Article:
A new study proves for the first time that smokers who quit wind up with healthier lungs, no matter how long they have smoked, researchers said Tuesday.
The study involved more than 5,800 smokers who were victims of chronic obstructive lung disease, a combination of emphysema and bronchitis that is the fourth leading cause of death in the United States.
"This is the first time we've seen proof that if you stop smoking at any age, you will have healthier lungs," said Dr. William Conway, a senior staff physician at Detroit's Henry Ford Hospital who was one of the researchers.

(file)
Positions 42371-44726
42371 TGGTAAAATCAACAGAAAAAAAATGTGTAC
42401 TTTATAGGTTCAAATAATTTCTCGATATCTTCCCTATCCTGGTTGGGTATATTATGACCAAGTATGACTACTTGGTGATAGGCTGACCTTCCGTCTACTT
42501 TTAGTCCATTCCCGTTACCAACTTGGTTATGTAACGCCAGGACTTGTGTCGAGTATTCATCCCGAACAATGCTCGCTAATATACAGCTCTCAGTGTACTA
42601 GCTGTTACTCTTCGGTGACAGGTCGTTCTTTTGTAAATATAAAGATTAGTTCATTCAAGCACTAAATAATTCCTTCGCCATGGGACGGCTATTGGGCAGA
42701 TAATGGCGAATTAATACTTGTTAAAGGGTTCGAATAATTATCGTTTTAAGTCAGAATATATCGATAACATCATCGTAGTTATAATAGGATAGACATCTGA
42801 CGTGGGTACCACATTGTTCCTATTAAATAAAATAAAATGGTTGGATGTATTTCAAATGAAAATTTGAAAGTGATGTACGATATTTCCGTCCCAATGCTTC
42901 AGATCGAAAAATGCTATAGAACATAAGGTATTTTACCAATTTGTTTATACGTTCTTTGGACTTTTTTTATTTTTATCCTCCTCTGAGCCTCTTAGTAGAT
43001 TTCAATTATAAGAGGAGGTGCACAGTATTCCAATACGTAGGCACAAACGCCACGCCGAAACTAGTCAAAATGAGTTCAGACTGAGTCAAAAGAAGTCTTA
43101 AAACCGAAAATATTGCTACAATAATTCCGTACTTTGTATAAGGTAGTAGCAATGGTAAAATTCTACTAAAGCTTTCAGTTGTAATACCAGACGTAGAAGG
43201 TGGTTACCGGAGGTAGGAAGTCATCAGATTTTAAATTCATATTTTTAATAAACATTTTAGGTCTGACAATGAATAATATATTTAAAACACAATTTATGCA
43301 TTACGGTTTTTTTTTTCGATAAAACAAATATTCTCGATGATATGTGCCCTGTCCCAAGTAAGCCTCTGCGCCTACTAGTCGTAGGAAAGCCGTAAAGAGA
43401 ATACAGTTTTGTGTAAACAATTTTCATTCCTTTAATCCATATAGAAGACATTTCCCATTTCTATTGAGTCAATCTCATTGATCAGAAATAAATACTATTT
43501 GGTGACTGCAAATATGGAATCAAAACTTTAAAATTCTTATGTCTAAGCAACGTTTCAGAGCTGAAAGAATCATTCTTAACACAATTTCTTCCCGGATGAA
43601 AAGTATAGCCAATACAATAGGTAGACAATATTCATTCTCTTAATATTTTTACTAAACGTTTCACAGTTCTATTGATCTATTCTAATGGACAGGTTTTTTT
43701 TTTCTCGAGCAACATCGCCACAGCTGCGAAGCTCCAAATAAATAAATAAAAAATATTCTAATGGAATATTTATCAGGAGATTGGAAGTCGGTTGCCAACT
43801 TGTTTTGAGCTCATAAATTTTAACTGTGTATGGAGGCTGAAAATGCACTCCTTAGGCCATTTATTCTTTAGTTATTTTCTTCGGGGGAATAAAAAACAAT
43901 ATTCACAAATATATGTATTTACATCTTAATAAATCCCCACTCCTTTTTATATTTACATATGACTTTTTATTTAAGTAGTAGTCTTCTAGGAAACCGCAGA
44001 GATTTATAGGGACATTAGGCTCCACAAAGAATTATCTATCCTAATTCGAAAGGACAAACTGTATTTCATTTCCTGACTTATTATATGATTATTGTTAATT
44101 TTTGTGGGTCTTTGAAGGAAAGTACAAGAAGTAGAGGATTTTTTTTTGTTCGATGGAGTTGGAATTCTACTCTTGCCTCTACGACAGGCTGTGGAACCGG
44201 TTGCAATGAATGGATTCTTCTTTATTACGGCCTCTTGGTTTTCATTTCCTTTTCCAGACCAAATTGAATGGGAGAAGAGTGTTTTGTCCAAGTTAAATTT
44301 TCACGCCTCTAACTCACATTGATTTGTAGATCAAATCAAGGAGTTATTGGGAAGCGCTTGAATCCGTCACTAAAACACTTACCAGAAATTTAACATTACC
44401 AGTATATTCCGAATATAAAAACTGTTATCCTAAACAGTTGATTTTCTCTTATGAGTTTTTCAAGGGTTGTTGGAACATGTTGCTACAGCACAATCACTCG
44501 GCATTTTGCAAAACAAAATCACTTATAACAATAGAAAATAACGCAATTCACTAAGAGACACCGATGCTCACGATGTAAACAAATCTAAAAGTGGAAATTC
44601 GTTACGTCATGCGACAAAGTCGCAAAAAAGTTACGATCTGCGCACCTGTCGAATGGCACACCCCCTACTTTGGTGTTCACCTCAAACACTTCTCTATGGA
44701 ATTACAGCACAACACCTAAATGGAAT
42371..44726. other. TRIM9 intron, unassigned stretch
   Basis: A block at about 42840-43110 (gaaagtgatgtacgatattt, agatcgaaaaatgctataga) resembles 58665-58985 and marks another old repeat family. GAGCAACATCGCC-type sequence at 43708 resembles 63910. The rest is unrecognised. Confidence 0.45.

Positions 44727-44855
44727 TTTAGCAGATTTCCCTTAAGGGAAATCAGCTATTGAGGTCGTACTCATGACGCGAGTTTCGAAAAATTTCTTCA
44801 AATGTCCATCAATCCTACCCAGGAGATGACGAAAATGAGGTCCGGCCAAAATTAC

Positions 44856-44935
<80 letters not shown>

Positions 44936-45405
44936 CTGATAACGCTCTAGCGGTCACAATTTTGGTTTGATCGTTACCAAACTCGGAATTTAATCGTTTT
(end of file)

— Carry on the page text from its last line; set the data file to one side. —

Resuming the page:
"It is the largest study ever conducted on the prevention of lung disease," he said. "It shows without a doubt that quitting smoking is the most effective way of preventing lung function decline due to emphysema and chronic bronchitis." The study was coordinated by the University of Manitoba and involved 10 sites in the United States, including UCLA, and Canada. It was published today in the Journal of the American Medical Assn.
The results "give the strongest evidence to date that smoking cessation results in substantial benefit to lung function," the report said.